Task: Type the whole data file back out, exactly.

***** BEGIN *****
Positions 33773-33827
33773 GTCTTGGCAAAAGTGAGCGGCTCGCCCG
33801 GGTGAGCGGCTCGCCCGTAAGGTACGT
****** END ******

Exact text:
Positions 33773-33827
33773 GTCTTGGCAAAAGTGAGCGGCTCGCCCG
33801 GGTGAGCGGCTCGCCCGTAAGGTACGT